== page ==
11. Thanks for posting the link. Frankly, I was amazed. At the low point in 1997, 34% of survey participants said they were 'very or quite satisfied' with the NHS. At the high point in 2010, 70% said they were 'very or quite satisfied'. Wow! I would never buy a product on Amazon or order from an EBay seller with these kind of reviews. Actually, I have made the choice to buy books from a seller with a 99% satisfaction level at a higher price in preference to a seller with a 95% satisfaction level because it is such a pain when things go wrong ... such a pain and of course it is only metaphorical when it comes to online sellers. The news media when it talks about the NHS seems to frequently set the scene with the 'national treasure' angle and I have often wondered how it is they know the public thinks the NHS is a national treasure. It seems to be just something that everybody knows but this long running survey would seem to give the lie to it. The public may like the idea of the National Health Service but it would seem they have not been impressed with the implementation of the NHS at any time over the last forty years. I would not have guessed that.
  12. Indeed, we have an excess of f**kwits.
  13. True to form you are spreading misinformation. Norway, Sweden, Denmark and Finland have all had requirements to wear a face mask in some public spaces. You can check this for yourself at Our World in Data.
  14. Just to clarify: I am not asking about staff performance or dedication. I am not asking about whether the NHS is value for public money.
  15. Usual nonsense. Incoherent argument with vague allusions to evidence but no actual links or references to evidence or argument. As usual, when one begins to check the elements of your posts that one can, one immediately finds your statements to be in error. Excess mortality in the UK is currently running at around 10% above normal ( https://ourworldindata.org/explorers/coronavirus-data-explorer?facet=none&Metric=Excess+mortality+(%)&Interval=Weekly&Relative+to+Population=true&Align+outbreaks=false&country=~GBR ) which is entirely consistent with the current death rate from covid ( https://coronavirus.data.gov.uk/ ) given the noisy nature of the weekly excess mortality numbers. There is a similar level of consistency for Germany.
  16. Thanks for posting the link to the documentary, which I had not been aware of and was well worth watching. It is still available to watch if you missed it. My sense is that there is a lot more wrong with the NHS than a shortage of funding - although we do underfund - and this programme highlighted some examples of those problems including the high rate of medical error, the failure to learn from errors including because of prioritising a supposed need to fight liability and the targeting of whistleblowers.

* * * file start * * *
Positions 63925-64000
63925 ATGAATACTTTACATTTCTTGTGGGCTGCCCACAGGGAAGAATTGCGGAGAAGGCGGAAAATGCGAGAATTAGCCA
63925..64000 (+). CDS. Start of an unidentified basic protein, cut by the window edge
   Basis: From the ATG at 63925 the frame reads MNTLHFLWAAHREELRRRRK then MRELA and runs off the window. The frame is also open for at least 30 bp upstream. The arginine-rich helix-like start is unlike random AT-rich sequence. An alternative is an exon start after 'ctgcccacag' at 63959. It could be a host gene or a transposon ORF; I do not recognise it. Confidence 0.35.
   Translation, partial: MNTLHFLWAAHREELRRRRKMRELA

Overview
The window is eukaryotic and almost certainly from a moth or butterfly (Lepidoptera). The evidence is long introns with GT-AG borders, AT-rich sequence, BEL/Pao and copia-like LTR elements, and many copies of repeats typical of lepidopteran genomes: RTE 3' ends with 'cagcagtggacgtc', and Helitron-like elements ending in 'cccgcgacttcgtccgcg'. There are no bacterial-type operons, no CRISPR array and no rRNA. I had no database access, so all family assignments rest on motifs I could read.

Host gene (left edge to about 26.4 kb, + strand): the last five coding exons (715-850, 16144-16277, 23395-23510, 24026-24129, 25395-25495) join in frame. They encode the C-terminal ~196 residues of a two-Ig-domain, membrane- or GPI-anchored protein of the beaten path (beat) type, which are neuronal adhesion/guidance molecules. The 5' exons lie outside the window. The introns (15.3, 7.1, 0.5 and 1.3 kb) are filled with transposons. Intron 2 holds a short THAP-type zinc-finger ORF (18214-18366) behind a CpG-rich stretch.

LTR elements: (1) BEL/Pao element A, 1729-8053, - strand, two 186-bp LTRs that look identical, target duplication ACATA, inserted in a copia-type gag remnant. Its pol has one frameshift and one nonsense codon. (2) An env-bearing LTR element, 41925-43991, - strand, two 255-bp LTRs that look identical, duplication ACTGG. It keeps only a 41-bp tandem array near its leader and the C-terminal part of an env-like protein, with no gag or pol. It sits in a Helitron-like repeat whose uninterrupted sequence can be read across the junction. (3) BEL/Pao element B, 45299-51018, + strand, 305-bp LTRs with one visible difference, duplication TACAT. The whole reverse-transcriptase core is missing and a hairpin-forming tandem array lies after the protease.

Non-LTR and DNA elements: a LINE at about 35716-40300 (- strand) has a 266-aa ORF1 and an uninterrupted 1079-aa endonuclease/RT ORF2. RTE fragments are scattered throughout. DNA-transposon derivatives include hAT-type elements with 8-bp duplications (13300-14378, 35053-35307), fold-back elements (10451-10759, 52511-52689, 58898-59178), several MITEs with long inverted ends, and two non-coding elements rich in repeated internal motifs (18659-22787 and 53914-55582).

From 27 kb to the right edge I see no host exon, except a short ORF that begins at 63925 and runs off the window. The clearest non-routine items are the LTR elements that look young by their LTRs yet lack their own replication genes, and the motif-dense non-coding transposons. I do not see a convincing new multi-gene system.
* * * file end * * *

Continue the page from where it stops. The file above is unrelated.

17. Prescriptions and dentistry are subsidised.
  18. Interesting. I think from a historical perspective, large scale democracies are a relatively modern innovation though having 'bits of democratic machinery', for example democracy at the level of a tribe or having a tribal confederation where each tribe has a voice in a council is ages old. Personally, I am hopeful that liberal democracies do often evolve from stable despotisms and equally importantly they can be stable having emerged. It happened in Britain a bit at a time over a period of centuries and in the "settler offshoots" of Britain (Aus, NZ, Canada, US). It has happened in Europe multiple times. It was induced to happen in Japan under the US occupation. It has evolved from despotisms in S. Korea and Taiwan without a long cultural history of democracy over a relatively short period. India has been democratic since independence. Often the evolutions have been of a two steps forward, one step back kind of a thing. Unfortunately, there are also examples of the one step forward, two steps back kind of evolution.
  19. Why are you repeating this nonsense? I have already given you half a dozen examples which contradict even your modified version where you added 'since the creation of the UN'. More nonsense. Dynastic dictatorships, ie monarchies or imperial dynasties, are probably the most common form of government recorded by history.
  20. I very carefully wrote: "North Korea under Kim Il Sung". That was the counterexample, not North Korea under Kim Jong Un and Kim Jong Il and it is very bad of you to rewrite one of my examples for the purpose of argument/ distraction when in fact your 'rule of history' demands that they all be wrong in their as written form. No points.
  21. Feel free to comment! That's what I like about you, you swim round and round in your barrel with no sense of impending danger. Here are some counter-examples to your rule of history: China under Mao Tse Tung; North Korea under Kim Il Sung; Vietnam under Ho Chi Minh; Romania under Ceausescu; Cuba under Fidel Castro; Libya in the period after Lockerbie under Gadaffi; ...
  22. So let me get this straight: "Dictatorships cannot survive without financial aid from democracies" errr ... "since the establishment of the UN." Would you like to think about that some more to see if you want to add any more conditions or exceptions to your iron rule of history before I take look?
  23. Oh dear, ... Given the absence of wealthy ancient democracies to fund them how did the ancient dictatorships survive?
  24. Thanks for posting this. So was it a media lie or a government lie?